of - definition in the American English Dictionary - Cambridge Dictionaries Online (US)

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English definition of “of”

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of

preposition  us   /ʌv, ɑv, əv/

of preposition (POSSESSION)

used to show possession, belonging, or origin: She is a friend of mine. The color of his tie matches his suit. Have you read the novels of John Updike?

of preposition (CONTAINING)

containing or consisting of: a bag of groceries a book of short stories a forest of pine trees a bunch of grapes

of preposition (AMOUNT)

used after words or phrases expressing amount, number, or a particular unit: a drop of rain two pounds of potatoes hundreds of people

of preposition (POSITION)

used in expressions showing position: I left the book on top of my desk. I’ve never been north of Montreal.

of preposition (RESULT)

resulting from or having to do with: the joy of family the fear of failure

of preposition (RELATING TO)

about, or relating to: Speaking of Elizabeth, here she is. There’s a chapter on the use of herbs for medicinal purposes.

of preposition (CAUSED BY)

used to show the cause of something: He died of a heart attack. Penny is frightened of spiders. I’m tired of all this criticism.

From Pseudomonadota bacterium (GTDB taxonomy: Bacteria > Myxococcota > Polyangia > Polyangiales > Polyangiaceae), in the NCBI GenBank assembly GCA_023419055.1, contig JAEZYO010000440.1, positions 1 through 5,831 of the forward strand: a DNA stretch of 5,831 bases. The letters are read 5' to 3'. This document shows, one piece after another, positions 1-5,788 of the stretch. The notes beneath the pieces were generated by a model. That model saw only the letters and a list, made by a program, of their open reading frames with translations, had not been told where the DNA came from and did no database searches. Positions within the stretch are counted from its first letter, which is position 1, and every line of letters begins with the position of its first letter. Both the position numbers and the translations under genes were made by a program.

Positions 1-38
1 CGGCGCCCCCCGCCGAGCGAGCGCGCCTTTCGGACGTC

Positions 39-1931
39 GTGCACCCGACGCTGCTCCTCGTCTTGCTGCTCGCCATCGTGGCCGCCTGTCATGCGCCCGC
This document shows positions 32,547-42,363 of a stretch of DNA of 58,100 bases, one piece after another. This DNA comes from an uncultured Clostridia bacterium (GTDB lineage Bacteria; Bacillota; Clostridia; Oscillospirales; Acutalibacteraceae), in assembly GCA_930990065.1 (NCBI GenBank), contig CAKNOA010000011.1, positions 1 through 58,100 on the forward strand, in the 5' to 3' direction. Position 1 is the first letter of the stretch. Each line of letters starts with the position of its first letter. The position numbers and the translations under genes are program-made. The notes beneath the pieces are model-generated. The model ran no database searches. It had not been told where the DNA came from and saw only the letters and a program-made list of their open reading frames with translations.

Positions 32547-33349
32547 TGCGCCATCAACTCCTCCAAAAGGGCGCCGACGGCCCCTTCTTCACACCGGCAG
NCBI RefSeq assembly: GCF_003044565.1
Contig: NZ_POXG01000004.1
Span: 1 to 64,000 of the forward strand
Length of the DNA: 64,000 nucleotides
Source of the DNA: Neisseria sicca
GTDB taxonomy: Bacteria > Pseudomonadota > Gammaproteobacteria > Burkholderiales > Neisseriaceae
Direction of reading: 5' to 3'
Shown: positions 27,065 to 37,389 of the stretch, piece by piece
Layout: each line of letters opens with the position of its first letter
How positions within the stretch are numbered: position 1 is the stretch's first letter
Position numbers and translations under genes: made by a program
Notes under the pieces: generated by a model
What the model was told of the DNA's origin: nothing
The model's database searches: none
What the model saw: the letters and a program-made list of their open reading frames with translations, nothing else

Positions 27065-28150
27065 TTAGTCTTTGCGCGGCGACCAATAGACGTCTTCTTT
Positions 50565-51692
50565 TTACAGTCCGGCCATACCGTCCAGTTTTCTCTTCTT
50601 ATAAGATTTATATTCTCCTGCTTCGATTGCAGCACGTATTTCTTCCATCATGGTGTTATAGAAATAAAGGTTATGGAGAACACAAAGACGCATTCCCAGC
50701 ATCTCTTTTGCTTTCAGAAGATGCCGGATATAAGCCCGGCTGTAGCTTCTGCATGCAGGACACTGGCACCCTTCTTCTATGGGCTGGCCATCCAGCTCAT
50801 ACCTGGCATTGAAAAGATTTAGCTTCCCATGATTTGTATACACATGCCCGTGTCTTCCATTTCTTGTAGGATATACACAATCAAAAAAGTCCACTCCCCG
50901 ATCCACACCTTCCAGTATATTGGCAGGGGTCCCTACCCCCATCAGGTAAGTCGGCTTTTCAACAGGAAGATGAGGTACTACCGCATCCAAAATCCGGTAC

of preposition (THAT IS/ARE)

that is/are: Sales tax of 7% is included in the price. She could read by the age of five.

of preposition (COMPARING)

used when comparing related things: He’s the oldest of three brothers. Of all his films, this one is my favorite.

of preposition (DONE TO)

done to or involving: the destruction of the rain forests the graduation of the class of 2001

of preposition (DISTANCE FROM)

used in expressions showing distance from something in place or time: We live within a mile of the school. She came within two seconds of beating the world record.

of preposition (TIME)

used in saying what the time is: It’s ten (minutes) of five (= ten minutes before five o’clock).

of preposition (DAYS)

used to describe a particular day: the eleventh of March the first of the month
(Definition of of from the Cambridge Academic Content Dictionary © Cambridge University Press)
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